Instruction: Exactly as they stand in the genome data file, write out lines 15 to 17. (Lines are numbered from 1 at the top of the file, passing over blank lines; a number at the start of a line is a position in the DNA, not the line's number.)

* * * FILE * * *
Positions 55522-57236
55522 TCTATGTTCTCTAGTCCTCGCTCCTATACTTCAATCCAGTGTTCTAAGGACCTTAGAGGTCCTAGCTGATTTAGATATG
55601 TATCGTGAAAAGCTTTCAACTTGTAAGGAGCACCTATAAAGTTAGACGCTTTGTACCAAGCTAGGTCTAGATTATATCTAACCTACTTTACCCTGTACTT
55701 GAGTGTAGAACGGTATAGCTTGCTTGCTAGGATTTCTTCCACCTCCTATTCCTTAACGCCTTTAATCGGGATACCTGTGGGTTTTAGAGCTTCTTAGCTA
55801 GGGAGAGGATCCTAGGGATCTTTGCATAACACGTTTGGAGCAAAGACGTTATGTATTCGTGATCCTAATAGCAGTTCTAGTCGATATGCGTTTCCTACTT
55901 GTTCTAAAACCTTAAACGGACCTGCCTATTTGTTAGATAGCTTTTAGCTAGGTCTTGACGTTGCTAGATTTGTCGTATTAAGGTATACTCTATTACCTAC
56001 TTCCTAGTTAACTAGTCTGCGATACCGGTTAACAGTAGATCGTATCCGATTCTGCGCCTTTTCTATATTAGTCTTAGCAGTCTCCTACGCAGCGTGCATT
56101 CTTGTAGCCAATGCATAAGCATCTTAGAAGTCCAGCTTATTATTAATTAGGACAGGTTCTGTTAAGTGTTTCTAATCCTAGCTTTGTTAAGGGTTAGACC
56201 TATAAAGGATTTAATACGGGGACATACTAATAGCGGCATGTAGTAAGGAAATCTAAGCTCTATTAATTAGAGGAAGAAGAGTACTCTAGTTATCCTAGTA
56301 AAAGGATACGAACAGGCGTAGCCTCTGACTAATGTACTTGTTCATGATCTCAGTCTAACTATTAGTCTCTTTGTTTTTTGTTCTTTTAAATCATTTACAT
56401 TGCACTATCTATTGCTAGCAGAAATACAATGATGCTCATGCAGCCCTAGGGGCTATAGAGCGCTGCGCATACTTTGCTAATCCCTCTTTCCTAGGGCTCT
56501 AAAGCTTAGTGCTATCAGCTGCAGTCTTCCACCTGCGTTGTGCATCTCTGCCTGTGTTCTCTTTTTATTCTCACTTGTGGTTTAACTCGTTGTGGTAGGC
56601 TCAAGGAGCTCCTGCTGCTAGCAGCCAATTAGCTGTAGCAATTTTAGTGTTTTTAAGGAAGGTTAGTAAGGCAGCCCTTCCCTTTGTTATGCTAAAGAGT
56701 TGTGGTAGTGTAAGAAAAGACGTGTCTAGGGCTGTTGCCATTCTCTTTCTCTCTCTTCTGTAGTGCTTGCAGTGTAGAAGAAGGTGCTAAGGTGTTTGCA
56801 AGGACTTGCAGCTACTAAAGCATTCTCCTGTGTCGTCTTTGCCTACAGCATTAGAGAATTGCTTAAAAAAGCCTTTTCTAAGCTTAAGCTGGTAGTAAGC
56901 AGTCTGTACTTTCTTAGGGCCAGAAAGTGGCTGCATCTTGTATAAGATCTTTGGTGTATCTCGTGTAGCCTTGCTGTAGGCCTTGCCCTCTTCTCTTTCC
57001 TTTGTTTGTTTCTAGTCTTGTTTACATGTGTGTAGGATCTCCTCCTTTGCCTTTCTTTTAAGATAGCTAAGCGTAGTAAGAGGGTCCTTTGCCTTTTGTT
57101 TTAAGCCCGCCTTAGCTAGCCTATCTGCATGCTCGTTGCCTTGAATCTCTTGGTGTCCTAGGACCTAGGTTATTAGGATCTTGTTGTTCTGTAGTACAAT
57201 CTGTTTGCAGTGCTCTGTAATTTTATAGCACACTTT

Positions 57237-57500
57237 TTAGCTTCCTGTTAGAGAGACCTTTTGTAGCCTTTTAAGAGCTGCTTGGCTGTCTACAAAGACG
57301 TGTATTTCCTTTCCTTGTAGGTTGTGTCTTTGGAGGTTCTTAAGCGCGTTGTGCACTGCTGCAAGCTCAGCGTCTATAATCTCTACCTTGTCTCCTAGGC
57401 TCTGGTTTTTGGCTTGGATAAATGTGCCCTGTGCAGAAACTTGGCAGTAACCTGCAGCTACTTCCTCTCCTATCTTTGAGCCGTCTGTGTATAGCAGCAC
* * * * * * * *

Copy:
56801 AGGACTTGCAGCTACTAAAGCATTCTCCTGTGTCGTCTTTGCCTACAGCATTAGAGAATTGCTTAAAAAAGCCTTTTCTAAGCTTAAGCTGGTAGTAAGC
56901 AGTCTGTACTTTCTTAGGGCCAGAAAGTGGCTGCATCTTGTATAAGATCTTTGGTGTATCTCGTGTAGCCTTGCTGTAGGCCTTGCCCTCTTCTCTTTCC
57001 TTTGTTTGTTTCTAGTCTTGTTTACATGTGTGTAGGATCTCCTCCTTTGCCTTTCTTTTAAGATAGCTAAGCGTAGTAAGAGGGTCCTTTGCCTTTTGTT